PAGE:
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C# 4.0 Features

, 6 May 2009
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This article demostrates some of the exciting features in the upcoming C# 4.0.

Introduction

After watching Anders Hejlsberg’s session, The Future of C# on Channel 9, I was excited to get my hands on the upcoming features of C#. Since the inception of C#, each version bought some major changes and amendments in the language. For example, in C# 1.0, the major theme was Managed Code. Then in C# 2.0, Generics were introduced and lastly in C# 3.0 LINQ was introduced. C# 4.0 introduced the concept of Dynamic Programming in C#. Overall there are four main features that are introduced in the upcoming C# 4.0:

  1. Dynamic Typed Objects
  2. Optional and Named Parameters
  3. Improved COM Interoperability
  4. Co- and Contra-Variance

Today, we will see the first two features, i.e. Dynamic Typed Object, Optional Parameters and Named Argument. A document related to New Features in C# is available at MSDN that explains all of the above features in a little detail. Plus if you are interested in getting an early look at Visual Studio 2010 CTP, you can follow my post on Visual Studio 2010 CTP. Please note that this article is written using CTP version. The final product and its features may change upon final release.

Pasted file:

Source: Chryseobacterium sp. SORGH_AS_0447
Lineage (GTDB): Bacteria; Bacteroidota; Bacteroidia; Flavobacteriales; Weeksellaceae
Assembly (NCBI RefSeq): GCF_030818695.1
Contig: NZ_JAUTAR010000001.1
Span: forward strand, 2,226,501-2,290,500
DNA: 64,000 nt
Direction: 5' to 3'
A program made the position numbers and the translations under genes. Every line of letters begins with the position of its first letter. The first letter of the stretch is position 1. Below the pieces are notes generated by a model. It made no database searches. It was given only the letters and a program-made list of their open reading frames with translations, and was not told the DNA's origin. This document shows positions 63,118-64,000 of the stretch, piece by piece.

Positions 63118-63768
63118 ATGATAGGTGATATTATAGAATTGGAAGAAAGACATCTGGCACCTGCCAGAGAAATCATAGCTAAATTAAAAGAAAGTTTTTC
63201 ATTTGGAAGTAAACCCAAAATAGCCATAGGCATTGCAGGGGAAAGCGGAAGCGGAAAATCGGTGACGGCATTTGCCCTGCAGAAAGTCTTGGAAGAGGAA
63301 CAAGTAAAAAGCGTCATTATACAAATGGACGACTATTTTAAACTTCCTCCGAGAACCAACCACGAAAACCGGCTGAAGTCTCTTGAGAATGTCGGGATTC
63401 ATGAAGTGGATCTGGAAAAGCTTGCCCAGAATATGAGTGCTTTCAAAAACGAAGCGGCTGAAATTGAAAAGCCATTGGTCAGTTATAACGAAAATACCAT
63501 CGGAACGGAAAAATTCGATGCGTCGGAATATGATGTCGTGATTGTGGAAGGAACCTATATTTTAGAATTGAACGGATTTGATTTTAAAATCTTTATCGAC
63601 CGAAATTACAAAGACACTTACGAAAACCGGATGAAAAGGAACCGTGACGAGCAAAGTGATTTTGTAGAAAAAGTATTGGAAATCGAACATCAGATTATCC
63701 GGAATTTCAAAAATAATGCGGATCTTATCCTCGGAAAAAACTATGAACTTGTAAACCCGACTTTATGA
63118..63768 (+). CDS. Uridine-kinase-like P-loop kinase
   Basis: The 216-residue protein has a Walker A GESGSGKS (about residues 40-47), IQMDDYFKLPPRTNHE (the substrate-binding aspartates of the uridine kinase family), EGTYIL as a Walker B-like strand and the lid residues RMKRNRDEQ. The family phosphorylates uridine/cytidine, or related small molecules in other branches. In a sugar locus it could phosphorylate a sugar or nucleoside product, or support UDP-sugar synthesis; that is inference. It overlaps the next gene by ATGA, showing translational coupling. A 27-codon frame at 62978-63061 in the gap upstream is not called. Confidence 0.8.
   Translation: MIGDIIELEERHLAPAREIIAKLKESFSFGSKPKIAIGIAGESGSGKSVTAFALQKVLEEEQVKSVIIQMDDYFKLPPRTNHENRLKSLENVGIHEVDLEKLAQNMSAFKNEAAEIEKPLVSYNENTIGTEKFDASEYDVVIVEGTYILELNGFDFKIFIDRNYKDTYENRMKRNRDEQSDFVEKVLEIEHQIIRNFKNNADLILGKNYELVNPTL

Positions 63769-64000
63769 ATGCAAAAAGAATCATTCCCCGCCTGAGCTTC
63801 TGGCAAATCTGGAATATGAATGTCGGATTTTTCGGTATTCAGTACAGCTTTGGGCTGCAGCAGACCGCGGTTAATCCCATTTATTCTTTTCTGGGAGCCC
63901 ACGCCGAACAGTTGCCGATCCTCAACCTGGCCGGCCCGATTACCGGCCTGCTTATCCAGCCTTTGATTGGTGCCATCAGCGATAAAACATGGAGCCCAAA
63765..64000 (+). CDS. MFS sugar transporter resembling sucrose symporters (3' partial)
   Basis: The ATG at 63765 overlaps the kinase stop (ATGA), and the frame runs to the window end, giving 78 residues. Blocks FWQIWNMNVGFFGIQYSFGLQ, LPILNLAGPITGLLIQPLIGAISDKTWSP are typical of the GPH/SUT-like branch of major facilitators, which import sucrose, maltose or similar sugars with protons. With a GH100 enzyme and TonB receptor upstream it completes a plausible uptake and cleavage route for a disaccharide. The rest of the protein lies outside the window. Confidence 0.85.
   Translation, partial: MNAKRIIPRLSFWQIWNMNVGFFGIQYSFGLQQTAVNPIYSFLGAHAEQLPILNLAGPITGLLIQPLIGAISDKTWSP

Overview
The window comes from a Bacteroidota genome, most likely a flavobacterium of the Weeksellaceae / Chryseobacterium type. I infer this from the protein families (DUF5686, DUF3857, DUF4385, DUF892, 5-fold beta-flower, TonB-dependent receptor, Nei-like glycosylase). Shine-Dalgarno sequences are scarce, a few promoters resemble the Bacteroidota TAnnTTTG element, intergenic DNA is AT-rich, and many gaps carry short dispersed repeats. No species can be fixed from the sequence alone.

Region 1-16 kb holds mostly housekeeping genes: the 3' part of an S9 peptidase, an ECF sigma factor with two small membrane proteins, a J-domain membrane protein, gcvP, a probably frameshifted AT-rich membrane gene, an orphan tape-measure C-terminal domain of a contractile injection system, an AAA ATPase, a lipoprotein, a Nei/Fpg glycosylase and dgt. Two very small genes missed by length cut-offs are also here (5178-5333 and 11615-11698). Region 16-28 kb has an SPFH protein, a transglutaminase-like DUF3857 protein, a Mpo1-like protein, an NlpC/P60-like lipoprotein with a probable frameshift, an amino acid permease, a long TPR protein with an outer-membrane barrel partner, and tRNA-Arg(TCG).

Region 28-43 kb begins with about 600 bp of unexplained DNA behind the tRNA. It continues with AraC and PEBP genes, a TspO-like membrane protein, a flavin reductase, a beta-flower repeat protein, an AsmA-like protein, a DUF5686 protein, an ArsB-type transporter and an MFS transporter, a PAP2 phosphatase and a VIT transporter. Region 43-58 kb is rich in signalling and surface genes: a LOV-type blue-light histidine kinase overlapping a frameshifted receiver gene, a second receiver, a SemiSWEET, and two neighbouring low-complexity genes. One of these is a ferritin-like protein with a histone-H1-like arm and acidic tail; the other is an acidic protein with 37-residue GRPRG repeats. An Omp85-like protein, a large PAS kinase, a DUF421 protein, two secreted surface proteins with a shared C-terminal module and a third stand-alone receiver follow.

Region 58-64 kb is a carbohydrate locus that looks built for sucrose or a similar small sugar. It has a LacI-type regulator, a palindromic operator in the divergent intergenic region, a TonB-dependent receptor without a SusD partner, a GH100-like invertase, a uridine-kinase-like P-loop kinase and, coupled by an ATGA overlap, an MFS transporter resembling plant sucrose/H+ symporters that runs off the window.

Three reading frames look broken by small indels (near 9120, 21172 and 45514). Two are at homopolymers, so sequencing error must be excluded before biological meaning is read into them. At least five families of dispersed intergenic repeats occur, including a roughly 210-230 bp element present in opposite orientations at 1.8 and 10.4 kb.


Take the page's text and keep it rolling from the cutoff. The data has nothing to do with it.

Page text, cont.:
Dynamic Programming

C# 4.0 supports Dynamic Programming by introducing new Dynamic Typed Objects. The type of these objects is resolved at run-time instead of at compile-time. A new keyword dynamic is introduced to declare dynamic typed object. The keyword tells the compiler that everything to do with the object, declared as dynamic, should be done dynamically at the run-time using Dynamic Language Runtime(DLR). Remember dynamic keyword is different from var keyword. When we declare an object as var, it is resolved at compile-time whereas in case of dynamic, the object type is dynamic and it's resolved at run-time. Let’s do some coding to see the advantage of Dynamic Typed Objects. Smile | :)

A year ago, I wrote a code of setting the property of an object using Reflection:

   1:  Assembly asmLib= Assembly.LoadFile(@"C:\temp\DemoClass\bin\Debug\DemoClass.dll");
   2:  Type demoClassType = asmLib.GetType("DemoClass.DemoClassLib");
   3:  object demoClassobj= Activator.CreateInstance(demoClassType);
   4:  PropertyInfo pInfo= demoClassType.GetProperty("Name");
   5:  pInfo.SetValue(demoClassobj, "Adil", null);

Notice lines 3-5 create instance of ‘demoClassType’ and set property ‘Name’ to ‘Adil’. Now with C# 4.0, line # 3-5 can be written as simple as:

dynamic dynamicDemoClassObj = Activator.CreateInstance(demoClassType);
dynamicDemoClassObj.Name = "Adil";

Simple, isn't it? Let’s see a slide from Anders Hejlsberg’s session at PDC 2008:

Slide

From the above slide, you can call method(s) such as x.ToString(), y.ToLower(), z.Add(1), etc. and it will work smoothly. Smile | :)